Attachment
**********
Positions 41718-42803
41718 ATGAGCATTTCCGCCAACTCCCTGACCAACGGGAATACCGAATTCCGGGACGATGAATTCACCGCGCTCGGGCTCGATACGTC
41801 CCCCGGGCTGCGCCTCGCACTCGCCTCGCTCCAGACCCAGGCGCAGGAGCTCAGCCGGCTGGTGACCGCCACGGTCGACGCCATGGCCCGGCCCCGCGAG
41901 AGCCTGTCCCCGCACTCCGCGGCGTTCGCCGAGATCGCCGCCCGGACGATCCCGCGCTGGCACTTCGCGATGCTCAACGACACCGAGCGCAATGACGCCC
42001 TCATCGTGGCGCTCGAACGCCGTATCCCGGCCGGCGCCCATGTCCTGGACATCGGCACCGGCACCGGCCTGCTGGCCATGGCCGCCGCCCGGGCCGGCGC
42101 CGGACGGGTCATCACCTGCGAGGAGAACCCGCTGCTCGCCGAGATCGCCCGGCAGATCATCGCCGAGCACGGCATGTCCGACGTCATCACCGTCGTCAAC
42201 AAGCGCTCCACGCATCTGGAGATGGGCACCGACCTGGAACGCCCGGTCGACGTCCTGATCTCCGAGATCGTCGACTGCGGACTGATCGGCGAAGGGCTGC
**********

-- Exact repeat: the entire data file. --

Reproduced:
Positions 41718-42803
41718 ATGAGCATTTCCGCCAACTCCCTGACCAACGGGAATACCGAATTCCGGGACGATGAATTCACCGCGCTCGGGCTCGATACGTC
41801 CCCCGGGCTGCGCCTCGCACTCGCCTCGCTCCAGACCCAGGCGCAGGAGCTCAGCCGGCTGGTGACCGCCACGGTCGACGCCATGGCCCGGCCCCGCGAG
41901 AGCCTGTCCCCGCACTCCGCGGCGTTCGCCGAGATCGCCGCCCGGACGATCCCGCGCTGGCACTTCGCGATGCTCAACGACACCGAGCGCAATGACGCCC
42001 TCATCGTGGCGCTCGAACGCCGTATCCCGGCCGGCGCCCATGTCCTGGACATCGGCACCGGCACCGGCCTGCTGGCCATGGCCGCCGCCCGGGCCGGCGC
42101 CGGACGGGTCATCACCTGCGAGGAGAACCCGCTGCTCGCCGAGATCGCCCGGCAGATCATCGCCGAGCACGGCATGTCCGACGTCATCACCGTCGTCAAC
42201 AAGCGCTCCACGCATCTGGAGATGGGCACCGACCTGGAACGCCCGGTCGACGTCCTGATCTCCGAGATCGTCGACTGCGGACTGATCGGCGAAGGGCTGC